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Malami Denies Asking Buhari To Suspend Constitution, Introduce Martial Law

The Attorney-General of the Federation and Minister of Justice, Mr. Abubakar Malami, has denied media reports alleging that he asked President Muhammadu Buhari to suspend the 1999 Constitution and declare martial law in the country.

An online media outlet, Peoples Gazette, had on Wednesday, claimed that it exclusively obtained a copy of a secret memo that contained a legal advice Malami sent to President Buhari, asking him to promptly suspend the operation of Chapter IV of the Constitution which guaranteed the fundamental rights of all Nigerian citizens.

The online newspaper claimed that Malami had in the eight-paged secret memo dated May 4, 2021, told President Buhari that insecurity across the country has reached a level that could no longer be checked by existing democratic techniques, insisting that only a state of emergency promulgated by the President could return the country to tranquillity.

It quoted Malami to have stated in the memo that, “the essence of the declaration is to allow for suspension of constitutional and legal bureaucratic bottlenecks pertaining to matters of National Security with particular regards to fundamental rights guaranteed under Chapter IV of the 1999 Constitution and processes and procedures relating to procurements, among others”.

The newspaper further alleged that Malami fingered prominent separatist agitators like Sunday Igboho and Nnamdi Kanu as persons fueling insurrection in parts of the country, and argued that the best way to handle them was to declare martial law in the country.

However, the AGF, in a statement that was signed by his Special Assistant on Media and Public Relations, Dr. Umar Gwandu, described the report as false.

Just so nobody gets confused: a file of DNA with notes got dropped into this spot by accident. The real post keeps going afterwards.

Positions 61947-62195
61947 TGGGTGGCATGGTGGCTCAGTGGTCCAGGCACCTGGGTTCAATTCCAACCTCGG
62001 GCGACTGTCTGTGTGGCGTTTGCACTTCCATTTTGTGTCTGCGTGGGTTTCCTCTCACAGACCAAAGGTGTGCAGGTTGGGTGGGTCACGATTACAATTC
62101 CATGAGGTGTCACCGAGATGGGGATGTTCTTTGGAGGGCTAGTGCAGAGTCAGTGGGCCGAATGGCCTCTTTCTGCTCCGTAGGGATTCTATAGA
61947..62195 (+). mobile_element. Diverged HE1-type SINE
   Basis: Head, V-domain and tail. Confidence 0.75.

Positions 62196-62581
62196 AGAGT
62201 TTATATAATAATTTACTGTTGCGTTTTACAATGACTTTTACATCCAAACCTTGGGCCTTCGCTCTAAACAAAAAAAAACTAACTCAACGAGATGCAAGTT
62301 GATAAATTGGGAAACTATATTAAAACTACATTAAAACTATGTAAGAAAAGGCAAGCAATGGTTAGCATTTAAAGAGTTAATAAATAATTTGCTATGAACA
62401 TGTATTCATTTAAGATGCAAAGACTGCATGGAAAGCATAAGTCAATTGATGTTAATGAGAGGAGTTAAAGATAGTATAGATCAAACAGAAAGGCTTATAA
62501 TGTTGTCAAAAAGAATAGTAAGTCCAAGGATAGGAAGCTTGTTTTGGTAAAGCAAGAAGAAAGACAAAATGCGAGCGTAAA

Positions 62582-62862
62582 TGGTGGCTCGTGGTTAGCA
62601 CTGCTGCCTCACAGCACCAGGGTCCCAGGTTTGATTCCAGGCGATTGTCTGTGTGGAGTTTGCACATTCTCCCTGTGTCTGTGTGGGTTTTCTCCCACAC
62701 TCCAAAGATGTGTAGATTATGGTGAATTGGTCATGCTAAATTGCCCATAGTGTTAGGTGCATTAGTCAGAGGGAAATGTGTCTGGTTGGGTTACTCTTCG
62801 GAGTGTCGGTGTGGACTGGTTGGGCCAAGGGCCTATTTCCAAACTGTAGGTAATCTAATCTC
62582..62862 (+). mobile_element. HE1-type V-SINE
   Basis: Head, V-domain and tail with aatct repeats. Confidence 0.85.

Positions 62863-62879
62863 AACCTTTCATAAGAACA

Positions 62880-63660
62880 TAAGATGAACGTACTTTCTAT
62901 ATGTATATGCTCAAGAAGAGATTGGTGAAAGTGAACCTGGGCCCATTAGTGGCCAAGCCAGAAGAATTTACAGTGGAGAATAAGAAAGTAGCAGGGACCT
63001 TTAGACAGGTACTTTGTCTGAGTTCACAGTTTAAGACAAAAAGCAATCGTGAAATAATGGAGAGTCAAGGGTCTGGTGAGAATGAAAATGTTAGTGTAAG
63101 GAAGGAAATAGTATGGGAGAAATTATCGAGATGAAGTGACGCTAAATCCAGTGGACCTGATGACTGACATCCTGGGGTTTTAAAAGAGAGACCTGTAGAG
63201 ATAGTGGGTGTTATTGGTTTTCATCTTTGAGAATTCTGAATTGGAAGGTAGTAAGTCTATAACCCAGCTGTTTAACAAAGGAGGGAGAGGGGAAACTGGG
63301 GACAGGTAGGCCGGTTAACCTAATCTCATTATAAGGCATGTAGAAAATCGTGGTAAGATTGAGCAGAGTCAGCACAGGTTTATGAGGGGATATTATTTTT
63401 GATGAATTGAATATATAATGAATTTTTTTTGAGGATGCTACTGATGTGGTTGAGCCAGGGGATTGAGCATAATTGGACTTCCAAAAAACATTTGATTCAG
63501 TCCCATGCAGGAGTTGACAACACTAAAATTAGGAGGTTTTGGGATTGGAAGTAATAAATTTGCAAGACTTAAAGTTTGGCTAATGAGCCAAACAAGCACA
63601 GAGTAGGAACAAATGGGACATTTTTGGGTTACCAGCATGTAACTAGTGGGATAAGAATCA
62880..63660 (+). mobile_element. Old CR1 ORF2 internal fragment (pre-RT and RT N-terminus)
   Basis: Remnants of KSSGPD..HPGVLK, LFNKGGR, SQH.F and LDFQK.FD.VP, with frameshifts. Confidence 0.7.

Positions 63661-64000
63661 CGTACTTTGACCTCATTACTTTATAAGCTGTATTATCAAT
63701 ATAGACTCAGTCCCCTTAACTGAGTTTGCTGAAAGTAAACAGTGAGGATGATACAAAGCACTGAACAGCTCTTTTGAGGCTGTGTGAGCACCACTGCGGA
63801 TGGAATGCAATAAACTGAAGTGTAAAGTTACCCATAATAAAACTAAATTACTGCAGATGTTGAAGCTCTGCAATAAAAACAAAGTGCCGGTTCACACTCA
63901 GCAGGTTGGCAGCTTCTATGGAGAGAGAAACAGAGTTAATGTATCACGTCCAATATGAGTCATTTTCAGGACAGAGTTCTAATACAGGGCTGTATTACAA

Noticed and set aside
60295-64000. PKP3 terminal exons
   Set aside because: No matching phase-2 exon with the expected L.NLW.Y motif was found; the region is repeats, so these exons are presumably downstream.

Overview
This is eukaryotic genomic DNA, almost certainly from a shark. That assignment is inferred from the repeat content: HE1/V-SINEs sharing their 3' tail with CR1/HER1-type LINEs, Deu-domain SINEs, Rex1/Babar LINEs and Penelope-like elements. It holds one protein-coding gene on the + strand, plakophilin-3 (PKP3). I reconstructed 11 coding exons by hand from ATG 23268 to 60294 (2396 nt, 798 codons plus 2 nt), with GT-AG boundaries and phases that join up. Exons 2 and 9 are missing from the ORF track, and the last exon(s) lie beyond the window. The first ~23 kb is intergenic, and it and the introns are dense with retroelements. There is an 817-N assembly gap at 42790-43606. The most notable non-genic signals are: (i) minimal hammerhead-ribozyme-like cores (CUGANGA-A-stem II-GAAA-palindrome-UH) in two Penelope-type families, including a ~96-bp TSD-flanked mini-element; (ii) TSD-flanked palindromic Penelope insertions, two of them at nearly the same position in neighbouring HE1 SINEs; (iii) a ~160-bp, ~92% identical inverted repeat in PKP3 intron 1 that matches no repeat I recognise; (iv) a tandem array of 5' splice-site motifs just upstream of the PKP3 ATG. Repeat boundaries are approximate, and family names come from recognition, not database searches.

Malami said he remained a democrat that believes in the rule of law, tenets of democracy and constitutional order.

He said it was antithetical to common sense for anyone to think that the holder of such coveted office as the Attorney-General of the Federation and Minister of Justice, would stoop to what was claimed by the online media outlet.

“The attention of the Office of the Honourable Attorney General of the Federation and Minister of Justice, Abubakar Malami,SAN has been drawn to a false and fictitious report alleging that  there was a secret memo emanating from the Office to the Presidency,” the statement read.

“General publics are hereby asked to disregard the media report as fabrications of anti-constitutional democratic stability in Nigeria.

“Malami remains a true democrat who believes in rules of law and tenant of democracy and Constitutional order.

“The Office of the Attorney-General of the Federation and Minister of Justice is a constitutionally recognised one with its role and responsibilities embedded in the constitution.

“It is antithetical to common sense to think that the holder of such coveted Office as the Attorney-General of the Federation and Minister of Justice will stoop to what was printed by the media.

“The Government does not operate in secrecy as it is not a clandestine operation. Hence, Malami discharges his constitutionally recognized mandates in compliance with principles of transparency, openness and accountability,” it added. 

Martial Law

Martial law is usually invoked in times of war, rebellion, or natural disaster.

When martial law is in effect, the military commander of an area has unlimited authority to make and enforce laws as situations demand.

Lex Community
Author: Lex Community

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